Conflict can be constructive. Managed well, it promotes change and adaptation and builds awareness of self and others. It can even strengthen relationships and heighten morale. Managed poorly however, conflict can also be destructive. Its ability to hurt individuals and damage relationships is what affects us most because, despite our effort to tell ourselves not to, we often take it personally.
Volunteering offers an opportunity for people to bring a wide range of experiences and perspectives to an important conversation. When individuals with strong convictions work together - even on a shared goal - there will often be differences; how we engage and manage those differences determines whether such conflict will get in the way of our collective wisdom or enables it to emerge.
This workshop is all about identifying points of conflict and finding ways to leverage constructive conflict in a community, volunteer, or non-profit organization.
After this session, participants will be able to:
- Understand how and why conflict happens in volunteer organizations
- Understand conflict style and how to adjust to create common understanding
- Use new skills and models in resolving conflict and improving relationships for the betterment of the organization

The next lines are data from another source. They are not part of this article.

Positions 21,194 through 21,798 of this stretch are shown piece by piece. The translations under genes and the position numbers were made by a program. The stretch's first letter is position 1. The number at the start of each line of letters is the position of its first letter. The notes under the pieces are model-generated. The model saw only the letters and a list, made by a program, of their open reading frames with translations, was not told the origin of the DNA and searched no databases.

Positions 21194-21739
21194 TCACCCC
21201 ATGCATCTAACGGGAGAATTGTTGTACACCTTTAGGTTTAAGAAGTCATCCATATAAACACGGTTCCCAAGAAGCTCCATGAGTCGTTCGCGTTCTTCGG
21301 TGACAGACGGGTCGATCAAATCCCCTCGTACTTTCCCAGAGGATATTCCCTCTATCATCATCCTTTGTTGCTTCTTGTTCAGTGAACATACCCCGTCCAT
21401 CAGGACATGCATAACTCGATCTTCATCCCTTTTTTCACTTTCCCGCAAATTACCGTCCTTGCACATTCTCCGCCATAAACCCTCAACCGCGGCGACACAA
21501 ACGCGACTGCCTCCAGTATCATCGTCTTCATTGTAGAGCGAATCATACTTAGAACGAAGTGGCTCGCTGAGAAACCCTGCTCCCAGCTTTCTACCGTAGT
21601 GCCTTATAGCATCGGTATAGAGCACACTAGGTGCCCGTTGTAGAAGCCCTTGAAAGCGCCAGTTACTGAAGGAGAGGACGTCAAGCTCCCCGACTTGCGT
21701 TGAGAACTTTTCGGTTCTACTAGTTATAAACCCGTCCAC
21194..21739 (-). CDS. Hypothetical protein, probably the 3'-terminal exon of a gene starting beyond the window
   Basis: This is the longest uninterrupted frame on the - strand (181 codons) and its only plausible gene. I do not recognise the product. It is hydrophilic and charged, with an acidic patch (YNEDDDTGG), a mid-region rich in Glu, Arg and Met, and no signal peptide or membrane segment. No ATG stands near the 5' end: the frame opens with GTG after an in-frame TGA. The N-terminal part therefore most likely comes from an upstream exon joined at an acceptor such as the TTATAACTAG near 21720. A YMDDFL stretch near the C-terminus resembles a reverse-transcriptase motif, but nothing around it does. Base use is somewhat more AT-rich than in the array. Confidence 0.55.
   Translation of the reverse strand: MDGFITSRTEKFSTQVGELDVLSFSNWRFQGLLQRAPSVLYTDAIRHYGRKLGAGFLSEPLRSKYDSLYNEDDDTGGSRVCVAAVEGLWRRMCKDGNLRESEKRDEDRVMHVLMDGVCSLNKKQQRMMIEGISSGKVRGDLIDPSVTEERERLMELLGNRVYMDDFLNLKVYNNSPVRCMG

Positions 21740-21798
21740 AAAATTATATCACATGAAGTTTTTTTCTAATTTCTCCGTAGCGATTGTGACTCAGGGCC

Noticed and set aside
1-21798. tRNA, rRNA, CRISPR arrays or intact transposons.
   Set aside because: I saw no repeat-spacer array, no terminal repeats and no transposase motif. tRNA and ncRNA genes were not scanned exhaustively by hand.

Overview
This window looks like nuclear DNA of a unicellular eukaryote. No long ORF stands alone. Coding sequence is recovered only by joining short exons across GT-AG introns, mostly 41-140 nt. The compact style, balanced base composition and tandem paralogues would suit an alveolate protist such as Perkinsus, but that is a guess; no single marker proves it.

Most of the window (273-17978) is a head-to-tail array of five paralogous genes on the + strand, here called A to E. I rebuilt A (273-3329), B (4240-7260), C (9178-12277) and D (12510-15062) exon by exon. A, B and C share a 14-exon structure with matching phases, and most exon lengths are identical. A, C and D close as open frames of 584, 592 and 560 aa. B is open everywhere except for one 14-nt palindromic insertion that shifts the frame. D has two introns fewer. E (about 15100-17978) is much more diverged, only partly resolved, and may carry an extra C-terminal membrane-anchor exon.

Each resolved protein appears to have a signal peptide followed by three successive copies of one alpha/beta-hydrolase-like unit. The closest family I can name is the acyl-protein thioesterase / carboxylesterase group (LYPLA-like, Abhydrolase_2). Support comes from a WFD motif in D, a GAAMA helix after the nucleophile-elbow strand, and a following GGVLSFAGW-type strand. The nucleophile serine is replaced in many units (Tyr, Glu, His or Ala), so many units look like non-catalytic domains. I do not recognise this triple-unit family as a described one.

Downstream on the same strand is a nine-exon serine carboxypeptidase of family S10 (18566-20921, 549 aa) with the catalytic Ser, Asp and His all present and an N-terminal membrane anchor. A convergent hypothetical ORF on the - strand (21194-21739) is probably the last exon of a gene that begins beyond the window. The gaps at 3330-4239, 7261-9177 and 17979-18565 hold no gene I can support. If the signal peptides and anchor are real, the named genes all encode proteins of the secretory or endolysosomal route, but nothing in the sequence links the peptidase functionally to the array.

About the Facilitator
Guy Nasmyth, PhD is a consultant, trainer and educator working in the areas of leadership and human systems. He is also associate faculty working at Royal Roads University and the University of Victoria in British Columbia. Guy has been studying leadership since the late nineties, first exploring the various theories and more recently contributing with his own theories and publications.
Guy’s most recent research including his doctoral studies has focused on collaboration and leadership as a shared or distributed phenomenon. His most recent publication, The Dance of Joyful Leadership, appears in the edited book, Leading with Spirit, Presence, and Authenticity, published by Jossey-Bass.
1454 Hillside Ave
Victoria, BC V8T 2B7
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